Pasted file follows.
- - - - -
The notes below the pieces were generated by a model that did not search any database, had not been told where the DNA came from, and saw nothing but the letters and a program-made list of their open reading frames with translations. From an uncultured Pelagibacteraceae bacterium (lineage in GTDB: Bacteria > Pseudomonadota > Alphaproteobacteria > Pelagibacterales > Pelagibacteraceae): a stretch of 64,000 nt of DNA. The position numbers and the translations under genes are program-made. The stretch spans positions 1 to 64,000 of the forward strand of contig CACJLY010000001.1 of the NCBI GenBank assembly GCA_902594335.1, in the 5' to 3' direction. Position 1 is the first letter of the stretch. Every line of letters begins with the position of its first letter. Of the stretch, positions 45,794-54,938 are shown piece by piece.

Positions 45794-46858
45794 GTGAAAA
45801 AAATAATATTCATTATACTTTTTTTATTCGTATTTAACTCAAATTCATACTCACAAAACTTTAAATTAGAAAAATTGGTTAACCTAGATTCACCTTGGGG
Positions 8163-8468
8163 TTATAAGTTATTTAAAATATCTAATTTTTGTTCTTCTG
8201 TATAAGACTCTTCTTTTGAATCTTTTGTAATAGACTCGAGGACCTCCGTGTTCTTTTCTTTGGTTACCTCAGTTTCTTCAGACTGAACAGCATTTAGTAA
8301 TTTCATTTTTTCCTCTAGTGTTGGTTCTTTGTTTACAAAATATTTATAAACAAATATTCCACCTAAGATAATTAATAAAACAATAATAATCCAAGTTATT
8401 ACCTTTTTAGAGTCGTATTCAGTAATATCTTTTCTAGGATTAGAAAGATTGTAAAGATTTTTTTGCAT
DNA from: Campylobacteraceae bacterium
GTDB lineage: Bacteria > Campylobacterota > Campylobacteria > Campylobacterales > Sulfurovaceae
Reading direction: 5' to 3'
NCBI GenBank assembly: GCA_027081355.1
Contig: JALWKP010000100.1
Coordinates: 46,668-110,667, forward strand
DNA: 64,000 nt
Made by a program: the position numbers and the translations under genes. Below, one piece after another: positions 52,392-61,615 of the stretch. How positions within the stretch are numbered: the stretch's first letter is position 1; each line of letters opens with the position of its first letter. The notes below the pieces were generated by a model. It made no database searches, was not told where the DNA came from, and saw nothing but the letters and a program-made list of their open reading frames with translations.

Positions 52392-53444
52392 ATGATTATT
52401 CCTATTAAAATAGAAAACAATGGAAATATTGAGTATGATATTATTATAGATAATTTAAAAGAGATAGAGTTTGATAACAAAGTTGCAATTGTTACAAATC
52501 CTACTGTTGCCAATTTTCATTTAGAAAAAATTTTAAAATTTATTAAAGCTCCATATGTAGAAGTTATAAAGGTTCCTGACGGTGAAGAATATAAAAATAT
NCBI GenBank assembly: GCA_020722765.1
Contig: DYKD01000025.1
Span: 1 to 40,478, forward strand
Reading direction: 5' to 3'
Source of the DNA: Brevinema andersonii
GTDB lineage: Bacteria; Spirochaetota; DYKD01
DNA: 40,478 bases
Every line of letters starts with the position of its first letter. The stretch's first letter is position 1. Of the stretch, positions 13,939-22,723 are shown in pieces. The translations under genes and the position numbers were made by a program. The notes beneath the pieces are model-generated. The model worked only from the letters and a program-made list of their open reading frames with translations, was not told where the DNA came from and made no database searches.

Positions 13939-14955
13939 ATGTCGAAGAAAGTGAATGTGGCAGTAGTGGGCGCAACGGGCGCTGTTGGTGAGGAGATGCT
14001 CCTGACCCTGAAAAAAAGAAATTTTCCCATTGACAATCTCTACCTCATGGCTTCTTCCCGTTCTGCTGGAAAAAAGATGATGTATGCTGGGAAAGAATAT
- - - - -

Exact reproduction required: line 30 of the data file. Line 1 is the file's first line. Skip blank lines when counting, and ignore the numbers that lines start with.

Positions 13939-14955